What is COVID, how does it spread, and what should I do to protect my staff and patrons?
Coronavirus is the name for a family of viruses. COVID-19 is an illness caused by the new or “novel” coronavirus, meaning that humans have no existing immunity to its effects at this time. The virus spreads from person to person and has now spread throughout the world. Its symptoms can range from mild (or no symptoms) to severe illness, even death.
COVID-19 is spread through close contact (6 feet or less) with an infected individual. COVID-19 is primarily spread from person to person, and new infections occur when respiratory droplets are transferred from an infected person who breathes, talks, coughs, or sneezes near an uninfected person. Additionally, it may also be transmittable when an uninfected person touches a surface or object that has the virus on it, then touches their mouth, nose, or eyes.
To protect your staff and patrons from COVID-19, the CDC provides these recommendations.
- Ensure that you and your employees wash their hands with soap and water for 20 seconds, the time it takes to sing “Happy Birthday” twice.
- If soap is not readily available, use sanitizer that contains 60% alcohol or more and rub your hands together until they feel dry.
- Do not touch your eyes, mouth, or nose with unwashed hands.
- Enforce social distancing when possible if COVID-19 is spreading in your community. This may mean closing non-essential businesses or transforming your location to offer pick-up/drive-thru services only. Reduce your staff to essential personnel only.
- Stay home or keep employees home for 2 weeks if they are exhibiting flu like symptoms.
- Clean frequently touched surfaces multiple times a day with sanitizers or disinfectants.
Clean, sanitize, or disinfect?
Coronaviruses on surfaces and objects naturally die within hours to days. Warmer temperatures and exposure to sunlight will reduce the time the virus survives on surfaces and objects. Disinfection significantly reduces the risk of transmitting COVID through surfaces, and should be favored over traditional cleaning methods. So what’s the difference between disinfection and other methods?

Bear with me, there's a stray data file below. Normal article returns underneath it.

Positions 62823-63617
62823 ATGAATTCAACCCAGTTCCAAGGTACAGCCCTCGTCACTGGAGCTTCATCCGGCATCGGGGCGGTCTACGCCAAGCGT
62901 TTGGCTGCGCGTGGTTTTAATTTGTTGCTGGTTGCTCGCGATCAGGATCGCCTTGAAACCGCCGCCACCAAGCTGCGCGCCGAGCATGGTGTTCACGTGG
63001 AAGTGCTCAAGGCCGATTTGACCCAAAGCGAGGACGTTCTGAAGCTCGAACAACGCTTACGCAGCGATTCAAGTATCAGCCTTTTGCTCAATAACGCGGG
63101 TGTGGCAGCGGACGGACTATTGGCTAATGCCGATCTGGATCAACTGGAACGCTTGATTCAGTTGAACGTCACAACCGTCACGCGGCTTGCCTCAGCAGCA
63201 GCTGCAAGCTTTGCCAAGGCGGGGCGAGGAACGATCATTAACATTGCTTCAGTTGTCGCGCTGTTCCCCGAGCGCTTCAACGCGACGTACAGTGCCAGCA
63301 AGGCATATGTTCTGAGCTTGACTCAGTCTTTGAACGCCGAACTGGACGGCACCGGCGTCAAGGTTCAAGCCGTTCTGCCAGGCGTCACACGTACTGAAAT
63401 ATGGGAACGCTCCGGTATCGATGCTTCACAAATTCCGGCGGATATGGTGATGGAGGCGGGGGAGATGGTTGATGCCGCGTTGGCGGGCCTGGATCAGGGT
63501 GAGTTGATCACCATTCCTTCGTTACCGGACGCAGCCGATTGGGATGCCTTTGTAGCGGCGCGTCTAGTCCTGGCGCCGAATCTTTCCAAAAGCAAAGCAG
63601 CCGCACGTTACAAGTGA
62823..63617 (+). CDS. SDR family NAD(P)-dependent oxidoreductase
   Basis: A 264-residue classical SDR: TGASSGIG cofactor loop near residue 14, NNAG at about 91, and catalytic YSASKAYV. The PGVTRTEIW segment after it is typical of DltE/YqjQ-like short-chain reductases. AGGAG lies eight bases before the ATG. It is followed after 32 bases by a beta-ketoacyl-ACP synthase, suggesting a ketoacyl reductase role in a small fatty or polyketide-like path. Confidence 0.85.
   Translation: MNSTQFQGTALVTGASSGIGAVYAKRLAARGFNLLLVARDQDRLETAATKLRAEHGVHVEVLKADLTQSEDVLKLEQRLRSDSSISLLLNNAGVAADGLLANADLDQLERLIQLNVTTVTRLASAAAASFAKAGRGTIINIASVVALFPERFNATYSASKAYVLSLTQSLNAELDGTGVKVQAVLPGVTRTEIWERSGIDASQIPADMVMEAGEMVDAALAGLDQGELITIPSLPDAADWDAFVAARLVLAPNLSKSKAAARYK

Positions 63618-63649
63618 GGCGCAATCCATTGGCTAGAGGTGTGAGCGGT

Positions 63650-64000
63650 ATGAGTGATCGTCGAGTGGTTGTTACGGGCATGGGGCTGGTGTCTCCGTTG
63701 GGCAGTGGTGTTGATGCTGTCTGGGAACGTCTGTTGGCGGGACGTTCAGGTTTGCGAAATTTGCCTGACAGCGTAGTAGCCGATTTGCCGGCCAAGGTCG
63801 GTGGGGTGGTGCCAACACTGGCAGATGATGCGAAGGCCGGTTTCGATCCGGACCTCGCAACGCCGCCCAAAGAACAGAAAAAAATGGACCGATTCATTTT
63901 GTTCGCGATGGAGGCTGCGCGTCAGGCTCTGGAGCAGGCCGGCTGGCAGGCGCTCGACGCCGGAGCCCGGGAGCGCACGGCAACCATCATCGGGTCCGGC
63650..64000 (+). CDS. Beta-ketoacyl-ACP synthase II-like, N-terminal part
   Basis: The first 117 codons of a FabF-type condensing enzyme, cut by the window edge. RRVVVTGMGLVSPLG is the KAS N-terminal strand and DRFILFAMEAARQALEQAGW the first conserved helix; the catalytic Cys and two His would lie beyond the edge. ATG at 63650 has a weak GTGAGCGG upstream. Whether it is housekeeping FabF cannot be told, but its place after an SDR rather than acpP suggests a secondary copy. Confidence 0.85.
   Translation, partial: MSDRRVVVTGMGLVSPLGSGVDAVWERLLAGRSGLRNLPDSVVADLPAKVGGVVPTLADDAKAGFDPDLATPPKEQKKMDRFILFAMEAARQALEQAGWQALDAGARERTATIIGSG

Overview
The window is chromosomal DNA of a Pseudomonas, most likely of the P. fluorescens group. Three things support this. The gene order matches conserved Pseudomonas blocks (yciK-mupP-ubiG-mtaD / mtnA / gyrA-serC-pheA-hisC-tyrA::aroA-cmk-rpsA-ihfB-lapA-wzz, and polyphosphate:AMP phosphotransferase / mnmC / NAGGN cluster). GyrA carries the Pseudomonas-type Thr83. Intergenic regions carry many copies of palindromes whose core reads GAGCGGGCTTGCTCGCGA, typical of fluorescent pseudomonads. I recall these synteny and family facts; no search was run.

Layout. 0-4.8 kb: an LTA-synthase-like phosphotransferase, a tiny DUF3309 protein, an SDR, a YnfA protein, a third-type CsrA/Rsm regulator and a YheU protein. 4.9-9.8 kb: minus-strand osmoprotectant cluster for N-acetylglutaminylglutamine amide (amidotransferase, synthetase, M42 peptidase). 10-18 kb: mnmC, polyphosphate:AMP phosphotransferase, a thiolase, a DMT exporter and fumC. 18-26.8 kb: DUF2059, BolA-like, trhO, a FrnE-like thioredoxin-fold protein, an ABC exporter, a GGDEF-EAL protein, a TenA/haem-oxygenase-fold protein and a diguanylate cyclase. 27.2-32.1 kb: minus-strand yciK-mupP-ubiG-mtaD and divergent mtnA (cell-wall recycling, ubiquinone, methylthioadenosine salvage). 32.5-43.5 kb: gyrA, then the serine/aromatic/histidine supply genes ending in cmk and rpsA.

- Cleaning is the physical removal of dirt from surfaces. It can include sweeping, wiping off surfaces, rinsing off dirt, and using detergent. Normal routine cleaning with soap and water removes germs and dirt from surfaces. It lowers the risk of spreading COVID-19 infection to an extent.
- Sanitizing consists of treating a cleaned surface with an antimicrobial product in order to reduce or eliminate microorganisms.
- Disinfecting means killing all pathogens – bacteria, fungi and viruses – contaminating that particular area. By killing germs on a surface after cleaning, you can significantly lower the risk of spreading infection.
CDC Guidance on disinfecting your business to reopen and stay open:
- Normal routine cleaning with soap and water will decrease how much of the virus is on surfaces and objects, which reduces the risk of exposure.
- Disinfection using EPA-approved disinfectants against COVID-19 can also help reduce the risk. Frequent disinfection of surfaces and objects touched by multiple people is important.
- Do not mix bleach or other cleaning and disinfection products together–this can cause fumes that may be very dangerous to breathe in. Keep all disinfectants out of the reach of children.
Routine housekeeping practices are often sub-optimal, and some studies have shown that disinfection offers 82% improvement, resulting in a 68% decrease in bacteriological environmental contamination.
Source: ATP testing: a proven method to Measure Cleanliness, hygiena, 2015
The Science of HOCL: Non-Toxic, Proven to kill COVID-19
Envirocleanse-A, our preferred cleaning agent, is EPA-approved to kill COVID-19 (EPA reg #85134-1). It is also non-toxic, certified organic, non-corrosive, non-flammable and sustainable out of the bottle.